Kid spending shifts to online games

Pocket money is going virtual, with kids ditching candy and books in favor of digital gaming platforms like Roblox and Fortnite.
September 16, 2020

The new “Kids’ Allowance Report” from finance app RoosterMoney shows children’s spending habits have changed significantly since lockdown was implemented earlier this year. Old favorites like candy and books/magazines are no longer priorities, with many kids shifting their dollars to online games like Roblox and Fortnite (pictured).

The top five things children are spending on in Q2 2020 include Roblox, Fortnite, LEGO, Minecraft and gifts. This marks a shift from Q1 (Roblox, books/magazines, candy, LEGO and gifts) and 2019 (books/magazines, gifts, candy, Roblox and LEGO).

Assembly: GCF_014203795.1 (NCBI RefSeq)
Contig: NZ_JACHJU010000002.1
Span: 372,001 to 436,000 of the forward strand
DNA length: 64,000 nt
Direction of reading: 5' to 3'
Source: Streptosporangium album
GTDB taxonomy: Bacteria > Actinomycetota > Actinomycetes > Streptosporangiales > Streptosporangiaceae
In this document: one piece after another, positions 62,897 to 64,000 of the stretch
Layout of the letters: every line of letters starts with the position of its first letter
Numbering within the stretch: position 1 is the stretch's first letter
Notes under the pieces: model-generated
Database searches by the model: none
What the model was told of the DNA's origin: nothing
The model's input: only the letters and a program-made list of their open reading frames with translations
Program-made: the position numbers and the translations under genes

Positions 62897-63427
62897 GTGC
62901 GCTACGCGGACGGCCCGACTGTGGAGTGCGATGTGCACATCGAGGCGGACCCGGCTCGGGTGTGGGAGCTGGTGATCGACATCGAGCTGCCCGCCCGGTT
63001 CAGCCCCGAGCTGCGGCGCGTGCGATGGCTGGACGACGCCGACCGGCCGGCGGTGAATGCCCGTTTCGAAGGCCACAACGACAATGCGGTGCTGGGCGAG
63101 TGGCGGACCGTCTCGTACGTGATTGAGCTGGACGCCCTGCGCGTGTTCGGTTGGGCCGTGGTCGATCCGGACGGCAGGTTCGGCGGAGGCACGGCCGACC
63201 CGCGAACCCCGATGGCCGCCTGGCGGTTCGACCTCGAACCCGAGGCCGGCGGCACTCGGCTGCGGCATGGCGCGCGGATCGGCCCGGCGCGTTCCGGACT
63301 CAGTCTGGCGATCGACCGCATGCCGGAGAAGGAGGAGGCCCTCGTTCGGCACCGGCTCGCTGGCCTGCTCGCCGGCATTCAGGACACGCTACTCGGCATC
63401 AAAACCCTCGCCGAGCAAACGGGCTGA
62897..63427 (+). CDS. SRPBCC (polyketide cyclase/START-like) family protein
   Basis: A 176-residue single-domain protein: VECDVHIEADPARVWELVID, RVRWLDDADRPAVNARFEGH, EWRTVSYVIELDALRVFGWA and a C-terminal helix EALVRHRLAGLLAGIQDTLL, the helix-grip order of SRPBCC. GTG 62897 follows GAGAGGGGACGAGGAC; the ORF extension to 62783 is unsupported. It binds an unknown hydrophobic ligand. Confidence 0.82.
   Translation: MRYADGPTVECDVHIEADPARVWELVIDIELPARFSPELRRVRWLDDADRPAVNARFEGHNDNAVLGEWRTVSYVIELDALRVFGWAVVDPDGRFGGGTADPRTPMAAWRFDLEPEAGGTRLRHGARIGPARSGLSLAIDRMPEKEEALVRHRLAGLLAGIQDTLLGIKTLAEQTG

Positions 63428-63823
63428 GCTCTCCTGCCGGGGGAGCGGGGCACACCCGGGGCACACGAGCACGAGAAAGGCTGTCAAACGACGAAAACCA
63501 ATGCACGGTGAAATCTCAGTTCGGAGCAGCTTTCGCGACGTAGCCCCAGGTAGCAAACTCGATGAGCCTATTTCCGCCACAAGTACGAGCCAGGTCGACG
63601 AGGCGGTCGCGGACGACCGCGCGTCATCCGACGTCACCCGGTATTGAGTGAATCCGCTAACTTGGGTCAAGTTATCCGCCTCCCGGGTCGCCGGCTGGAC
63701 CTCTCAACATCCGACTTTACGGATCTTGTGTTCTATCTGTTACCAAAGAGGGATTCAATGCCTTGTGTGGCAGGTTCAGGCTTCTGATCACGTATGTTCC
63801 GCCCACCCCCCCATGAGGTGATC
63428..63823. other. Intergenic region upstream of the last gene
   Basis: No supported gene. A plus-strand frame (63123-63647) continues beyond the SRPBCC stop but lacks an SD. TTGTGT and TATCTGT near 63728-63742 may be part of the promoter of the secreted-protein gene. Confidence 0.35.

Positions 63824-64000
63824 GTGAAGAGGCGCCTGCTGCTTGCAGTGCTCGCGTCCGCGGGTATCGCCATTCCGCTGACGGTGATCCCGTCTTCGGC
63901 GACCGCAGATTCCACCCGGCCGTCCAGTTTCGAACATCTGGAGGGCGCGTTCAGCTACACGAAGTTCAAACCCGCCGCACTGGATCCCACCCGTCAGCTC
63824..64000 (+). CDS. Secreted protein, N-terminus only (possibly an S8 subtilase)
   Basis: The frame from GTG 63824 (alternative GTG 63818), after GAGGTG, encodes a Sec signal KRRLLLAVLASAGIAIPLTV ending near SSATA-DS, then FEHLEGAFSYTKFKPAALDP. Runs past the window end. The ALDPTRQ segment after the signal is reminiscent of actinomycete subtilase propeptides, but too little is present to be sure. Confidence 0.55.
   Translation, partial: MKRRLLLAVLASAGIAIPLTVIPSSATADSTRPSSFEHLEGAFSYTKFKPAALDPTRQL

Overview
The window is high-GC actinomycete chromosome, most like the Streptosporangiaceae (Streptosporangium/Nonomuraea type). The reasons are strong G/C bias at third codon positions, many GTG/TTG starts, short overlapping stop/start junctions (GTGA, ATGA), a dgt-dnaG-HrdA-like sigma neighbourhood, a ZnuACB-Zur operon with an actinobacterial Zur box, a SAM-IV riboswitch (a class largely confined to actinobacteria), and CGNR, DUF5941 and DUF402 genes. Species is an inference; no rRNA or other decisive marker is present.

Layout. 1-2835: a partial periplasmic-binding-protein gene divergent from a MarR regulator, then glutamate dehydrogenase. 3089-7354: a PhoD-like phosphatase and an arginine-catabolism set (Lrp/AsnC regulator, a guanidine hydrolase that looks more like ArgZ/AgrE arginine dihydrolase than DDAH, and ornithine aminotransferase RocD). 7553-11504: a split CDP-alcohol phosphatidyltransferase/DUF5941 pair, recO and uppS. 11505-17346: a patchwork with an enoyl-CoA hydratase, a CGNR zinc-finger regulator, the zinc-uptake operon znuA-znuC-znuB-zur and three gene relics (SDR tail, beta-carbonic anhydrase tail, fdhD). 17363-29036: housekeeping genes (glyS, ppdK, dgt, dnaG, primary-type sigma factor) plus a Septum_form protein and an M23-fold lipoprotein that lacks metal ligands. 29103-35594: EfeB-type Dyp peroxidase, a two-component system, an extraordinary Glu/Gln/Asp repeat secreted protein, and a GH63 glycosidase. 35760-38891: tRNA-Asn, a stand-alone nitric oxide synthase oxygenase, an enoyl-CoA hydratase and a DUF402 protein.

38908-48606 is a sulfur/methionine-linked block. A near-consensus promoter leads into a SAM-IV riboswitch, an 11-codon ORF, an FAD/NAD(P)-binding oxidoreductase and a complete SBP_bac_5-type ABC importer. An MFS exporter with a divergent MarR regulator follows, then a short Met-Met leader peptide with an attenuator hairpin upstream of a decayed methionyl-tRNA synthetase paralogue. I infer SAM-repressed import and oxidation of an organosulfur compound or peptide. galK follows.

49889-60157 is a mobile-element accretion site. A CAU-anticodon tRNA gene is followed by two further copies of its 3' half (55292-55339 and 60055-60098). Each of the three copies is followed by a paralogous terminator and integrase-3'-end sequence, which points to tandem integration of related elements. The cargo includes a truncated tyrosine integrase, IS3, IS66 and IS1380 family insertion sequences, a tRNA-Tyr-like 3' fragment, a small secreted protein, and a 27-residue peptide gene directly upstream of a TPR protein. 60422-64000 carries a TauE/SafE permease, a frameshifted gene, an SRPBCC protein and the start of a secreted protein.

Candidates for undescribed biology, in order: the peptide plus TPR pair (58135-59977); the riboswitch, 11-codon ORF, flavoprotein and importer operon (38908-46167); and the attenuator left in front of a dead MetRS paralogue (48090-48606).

Kids earn an average of US$8.91 a week, and they reported they are saving nearly half of that money (41%) for a rainy day.

“With the last few months accelerating our move to becoming a cashless society, we can see that reflected not only in our own spending habits but in [those] of our children, too,” said RoosterMoney CEO Will Carmichael in a statement.

This shift to spending on virtual experiences can also be seen in the significant growth of eSports. With kids stuck at home  for much of the year so far, there has been a spike in video game streaming. Twitch, for example, has experienced a 10% year-over-year increase in audience volume, and data from market researcher Statista shows the eSports category as a whole is likely to reach US$1.79 billion in revenue by 2022. Video gaming in general is up 75% in the US, according to Verizon.

Beyond eSports and online gaming, spending has largely taken place online this year as a result of the COVID-19 pandemic and related retail closures. Amazon alone posted US$88.9 billion in revenue in the second quarter (up from US$75 billion in Q1 2020).

RoosterMoney’s most recent “Allowance Report” examines data collected from 40,000 kids across the US between April 1 and June 30.

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